What is the proper relationship between science and religion? Why is the universe so seemingly ordered and comprehensible? What can account for the suffering in the world? Is the universe finite or infinite?
These are just some of the questions addressed by John Polkinghorne in an episode of the ABC Radio national program Encounter, which recently looked at how modern theologians are "transforming the dialogue between science and religion in meaningful and fruitful ways."
Polkinghorne begins by discussing the "double mistake" of assuming that science deals with fact and religion merely with opinion:
There are no interesting scientific facts that are not already interpreted facts, and to interpret what's being measured you have to use theoretical opinions. Its conclusions are never absolutely certain but well justified.
Similarly, he says:
Religion isn't just a question of shutting your eyes, gritting your teeth, and believing impossible things on some unquestionable authority.
He maintains that the two sides share much in common, calling them "cousins" at heart.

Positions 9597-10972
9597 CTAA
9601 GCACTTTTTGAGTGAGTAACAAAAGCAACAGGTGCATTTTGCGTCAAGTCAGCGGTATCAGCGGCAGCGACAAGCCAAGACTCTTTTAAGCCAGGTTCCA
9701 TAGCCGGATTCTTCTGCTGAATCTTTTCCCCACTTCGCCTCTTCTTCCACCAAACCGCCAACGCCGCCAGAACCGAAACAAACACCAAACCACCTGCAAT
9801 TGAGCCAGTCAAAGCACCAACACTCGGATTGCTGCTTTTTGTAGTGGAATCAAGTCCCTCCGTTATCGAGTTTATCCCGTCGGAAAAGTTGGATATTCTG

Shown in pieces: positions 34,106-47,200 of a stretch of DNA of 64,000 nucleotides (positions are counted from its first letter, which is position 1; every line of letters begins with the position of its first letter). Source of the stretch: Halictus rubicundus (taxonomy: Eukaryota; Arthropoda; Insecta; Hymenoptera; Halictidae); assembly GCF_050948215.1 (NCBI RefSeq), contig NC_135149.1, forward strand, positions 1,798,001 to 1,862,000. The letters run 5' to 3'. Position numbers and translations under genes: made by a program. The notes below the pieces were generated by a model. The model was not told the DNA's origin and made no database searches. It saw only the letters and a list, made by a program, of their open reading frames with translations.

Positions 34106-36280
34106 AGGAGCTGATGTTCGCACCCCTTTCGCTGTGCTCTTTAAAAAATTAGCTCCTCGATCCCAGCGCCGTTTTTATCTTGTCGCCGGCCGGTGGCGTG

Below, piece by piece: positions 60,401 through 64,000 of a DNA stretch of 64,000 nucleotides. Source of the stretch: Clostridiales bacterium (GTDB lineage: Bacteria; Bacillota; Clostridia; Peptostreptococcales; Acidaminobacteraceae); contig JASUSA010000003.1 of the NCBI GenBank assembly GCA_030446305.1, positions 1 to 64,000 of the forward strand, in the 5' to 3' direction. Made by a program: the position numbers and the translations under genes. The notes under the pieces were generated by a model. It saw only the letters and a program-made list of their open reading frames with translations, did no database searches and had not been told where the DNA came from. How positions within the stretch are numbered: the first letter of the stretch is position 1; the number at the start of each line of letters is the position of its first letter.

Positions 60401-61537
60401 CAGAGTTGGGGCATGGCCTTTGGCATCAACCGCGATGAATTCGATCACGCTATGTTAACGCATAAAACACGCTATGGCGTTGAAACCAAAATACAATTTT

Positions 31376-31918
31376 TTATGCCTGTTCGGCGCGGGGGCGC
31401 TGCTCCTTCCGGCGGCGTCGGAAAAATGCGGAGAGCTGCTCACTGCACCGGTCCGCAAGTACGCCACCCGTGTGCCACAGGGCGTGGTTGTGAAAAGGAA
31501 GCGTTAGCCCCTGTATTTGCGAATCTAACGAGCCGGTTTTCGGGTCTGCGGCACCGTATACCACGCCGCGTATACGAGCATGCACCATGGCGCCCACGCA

Polkinghorne also discusses the apparent fine-tuning of the universe, as well as the multiverse hypothesis, which he claims is merely substituting a complex array of universes in the place of a divine creator. No matter the origins, however, Polkinghorne maintains that we do not live in chaos—a world full of sound and fury but void of meaning—but instead in a well-ordered cosmos. This order invariably leads us to question the existence of a creator.
In the full broadcast, Polkinghorne also discusses evolution, the idea of free will, and how God works in the world. The episode also includes a presentation by Michael Northcutt, a professor of ethics at Edinburgh University, on how religion can play a role is addressing the climate crisis.